I could leave it open for the winter... Any suggestions on how to keep the weather out? If I leave it taped up the masking tape will degrade and fail and leave a nasty residue. Duct tape would be even worse.

Thinking of making a plywood cover and gluing it with 795 against the weather for the winter. The silicone should come of cleanly in the spring??? I'd brace it from the inside so it's open and dries. Does this sound realistic?
 
Jan 22, 2008
1,595
Hunter 34 Alameda CA
You can tape a piece of plastic so that it can fold back down over the tape shielding it from the environment. Then it can drape over the opening. The bottom could be weighted down with something like a sand bag.

Or a piece of plywood to cover the hole. Then put a long bolt through it and through a piece of 1 x 2 that you can rotate to the short direction of the opening. Tighten a nut on the bolt and it will snug the plywood to the outside.
 
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Jan 21, 2009
232
Catalina 30 Lake Perry, KS
Use Gorilla waterproof tape. It is clear and not hard to remove later. Great temporary seal. Just cover the hole and tape the perimeter. You could probably get away with a cut up milk jug to cover the hole.
 
Oct 6, 2007
775
Hunter H30c 1982 Chicago IL
Tape heavy plastic sheet over the outside with shrink-wrap tape. Leave it open on the inside. Put a few DampRid buckets in the cabin and let the core dry out over the winter. It may speed the drying if you can run a small fan in the cabin.

If the wood is rotten, dig out as much of that as you can now. You want to expose good, solid wood and let that dry for as long as possible. Then fill the void with new wood and epoxy in the spring. If you can’t quite get at all of the rotten wood out, but can get it dry, penetrating epoxy is a good option.

I used this process a few years ago when I replaced all of my portlites, though I had the luxury of doing it with the boat shrink-wrapped, so I had less concern about keeping the weather out and I had good air circulation with the shrink-wrap vents.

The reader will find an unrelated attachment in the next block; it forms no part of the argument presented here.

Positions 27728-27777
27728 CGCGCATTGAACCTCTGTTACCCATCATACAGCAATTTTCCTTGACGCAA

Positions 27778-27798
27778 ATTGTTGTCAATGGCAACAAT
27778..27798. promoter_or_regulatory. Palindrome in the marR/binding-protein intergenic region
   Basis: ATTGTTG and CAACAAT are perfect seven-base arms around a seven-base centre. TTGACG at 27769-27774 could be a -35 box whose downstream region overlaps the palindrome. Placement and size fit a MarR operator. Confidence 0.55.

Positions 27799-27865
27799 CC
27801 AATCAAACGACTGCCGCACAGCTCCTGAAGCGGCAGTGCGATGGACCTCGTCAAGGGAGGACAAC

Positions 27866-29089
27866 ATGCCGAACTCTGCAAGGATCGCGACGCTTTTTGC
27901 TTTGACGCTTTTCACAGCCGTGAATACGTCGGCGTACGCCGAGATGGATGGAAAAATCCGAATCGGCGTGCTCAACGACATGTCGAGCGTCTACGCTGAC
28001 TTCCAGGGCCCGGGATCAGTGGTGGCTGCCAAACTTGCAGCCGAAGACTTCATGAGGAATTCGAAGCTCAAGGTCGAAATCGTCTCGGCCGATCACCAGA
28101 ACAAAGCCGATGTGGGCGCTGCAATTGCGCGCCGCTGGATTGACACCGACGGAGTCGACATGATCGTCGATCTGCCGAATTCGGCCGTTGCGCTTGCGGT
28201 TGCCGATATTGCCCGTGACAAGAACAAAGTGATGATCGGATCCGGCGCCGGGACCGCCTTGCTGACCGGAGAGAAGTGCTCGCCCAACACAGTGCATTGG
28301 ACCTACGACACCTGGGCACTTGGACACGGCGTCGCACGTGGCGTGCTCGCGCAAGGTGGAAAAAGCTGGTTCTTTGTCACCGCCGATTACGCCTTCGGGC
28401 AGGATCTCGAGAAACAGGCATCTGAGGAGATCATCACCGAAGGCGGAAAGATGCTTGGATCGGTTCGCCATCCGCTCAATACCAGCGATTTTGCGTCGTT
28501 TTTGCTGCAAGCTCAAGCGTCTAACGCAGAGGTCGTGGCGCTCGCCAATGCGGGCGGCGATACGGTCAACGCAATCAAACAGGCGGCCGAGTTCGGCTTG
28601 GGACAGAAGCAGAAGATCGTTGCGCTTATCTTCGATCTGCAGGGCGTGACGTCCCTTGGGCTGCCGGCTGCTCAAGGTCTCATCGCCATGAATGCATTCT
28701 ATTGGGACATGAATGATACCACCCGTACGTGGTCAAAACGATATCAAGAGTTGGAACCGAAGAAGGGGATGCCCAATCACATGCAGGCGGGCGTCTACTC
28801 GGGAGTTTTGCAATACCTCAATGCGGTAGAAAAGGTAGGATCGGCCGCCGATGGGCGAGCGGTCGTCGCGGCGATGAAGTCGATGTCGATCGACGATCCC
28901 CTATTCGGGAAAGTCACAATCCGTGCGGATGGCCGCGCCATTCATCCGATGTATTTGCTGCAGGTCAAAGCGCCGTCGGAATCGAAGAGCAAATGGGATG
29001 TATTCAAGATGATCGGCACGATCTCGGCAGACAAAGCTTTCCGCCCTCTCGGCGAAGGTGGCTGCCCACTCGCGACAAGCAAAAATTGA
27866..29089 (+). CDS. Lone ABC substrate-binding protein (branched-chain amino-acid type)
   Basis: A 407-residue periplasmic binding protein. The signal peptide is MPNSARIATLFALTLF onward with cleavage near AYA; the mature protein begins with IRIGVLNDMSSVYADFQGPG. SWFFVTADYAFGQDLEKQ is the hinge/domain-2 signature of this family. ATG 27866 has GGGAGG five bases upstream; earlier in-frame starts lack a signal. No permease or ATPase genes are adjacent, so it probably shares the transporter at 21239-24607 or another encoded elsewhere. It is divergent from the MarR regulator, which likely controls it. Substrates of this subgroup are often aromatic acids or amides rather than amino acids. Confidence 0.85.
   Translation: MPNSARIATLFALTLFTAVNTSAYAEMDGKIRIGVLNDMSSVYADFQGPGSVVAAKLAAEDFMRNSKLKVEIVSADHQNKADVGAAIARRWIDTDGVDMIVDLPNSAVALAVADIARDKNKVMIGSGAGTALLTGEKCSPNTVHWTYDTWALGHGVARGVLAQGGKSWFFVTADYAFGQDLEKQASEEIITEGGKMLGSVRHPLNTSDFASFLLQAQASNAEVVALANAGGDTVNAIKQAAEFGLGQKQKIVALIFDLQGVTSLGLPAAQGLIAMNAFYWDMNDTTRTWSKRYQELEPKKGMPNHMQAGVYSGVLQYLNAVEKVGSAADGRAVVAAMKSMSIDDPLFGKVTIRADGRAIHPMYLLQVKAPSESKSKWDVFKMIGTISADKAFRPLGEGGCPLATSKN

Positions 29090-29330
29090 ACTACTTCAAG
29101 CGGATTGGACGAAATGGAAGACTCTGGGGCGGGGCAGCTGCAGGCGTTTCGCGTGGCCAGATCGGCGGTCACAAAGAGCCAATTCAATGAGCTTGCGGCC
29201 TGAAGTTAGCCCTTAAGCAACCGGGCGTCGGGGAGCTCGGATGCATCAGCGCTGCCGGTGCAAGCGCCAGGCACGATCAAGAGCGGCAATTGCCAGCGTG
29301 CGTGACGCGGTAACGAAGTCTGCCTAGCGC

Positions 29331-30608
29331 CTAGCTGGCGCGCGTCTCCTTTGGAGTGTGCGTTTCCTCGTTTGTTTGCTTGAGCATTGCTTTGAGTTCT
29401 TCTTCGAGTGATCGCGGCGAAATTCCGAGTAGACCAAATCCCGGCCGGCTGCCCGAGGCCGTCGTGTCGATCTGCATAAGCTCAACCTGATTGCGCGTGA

One more suggestion: In the spring when the core is dry, brush on some epoxy to seal it before installing the new portlites. You want the core protected against future leaks.
 
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Feb 26, 2004
22,015
Catalina 34 224 Maple Bay, BC, Canada
I covered a port like that with a cut up plastic bag and blue masking tape. Lasted all winter.
Other ideas much better but mine worked.
Good luck.
 
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Jul 23, 2013
20
Hunter 37
The core is sound and I'm trying to save it.

Loaded some plywood in the car. Headed off to check out Guerilla tape, DampRid, etc...

So many thanks to all of you. GOOD STUFF!!!!
 
Apr 5, 2009
1,655
Catalina '88 C30 tr/bs Oak Harbor, WA
Use preservation tape to attach a sheet of heavy plastic over the hole and finish in the spring. https://www.jondon.com/preservation-tape-various-sizes.html.html
It is waterproof and will last all winter and leave no residue. I often take my handrails and other teak home for the winter to refinish. I put a small square over each hole and it never comes off until I remove it in the spring with no sticky mess underneath.
 

Alctel

.
Dec 13, 2013
263
Hunter 36 Victoria
Use Gorilla waterproof tape. It is clear and not hard to remove later. Great temporary seal. Just cover the hole and tape the perimeter. You could probably get away with a cut up milk jug to cover the hole.
I did this and it worked well. Make sure to tape up starting at the bottom so water doesn't get through the seams.
 
Jun 5, 2010
1,080
Hunter 25 Burlington NJ
I have a suggestion that, weirdly, doesn't seem to have come up yet here. That is: shrink-wrap the whole boat. Shrinkwrap is marvelous for a wounded/unfinished boat. If it's one thing that will seriously extend your boat-work season, it's shrink-wrap. You will turn that thing into such a greenhouse that you'll be able to work in shirtsleeves inside it for the whole winter. I've done it; no problems.

In my area a decent professional job will run about $400. I save by pre-rigging the boat (this year, putting the mast on top like a ridgepole) and having a 'friend' (former customer) just wrap it and heat it. About $200-250, especially if I buy his beer and steak sandwich for after.

The best thing about living in the 'bubble' is that you can run a standard household dehumidifer in there. Believe me, with a good solid shrink-wrap job, and judicious placement of DampRid cups, you will have that place bone dry.

I definitely do not advise leaving the boat in any climate noted for snowfall, cold rain, freezing conditions, hard wind, falling twigs and leaves, or vandals with just a piece of plastic taped over a hole. That would keep me up most nights all winter.

Also, I would not worry too much about the rotten core you see now. Seal that boat up, run a dehumidifer inside whenever you are there (hopefully often; though never when you're not), and gradually chip away at the mess till you have a nice dry (probably deep) pocket to work with. Then, do what Allan did. :dancing: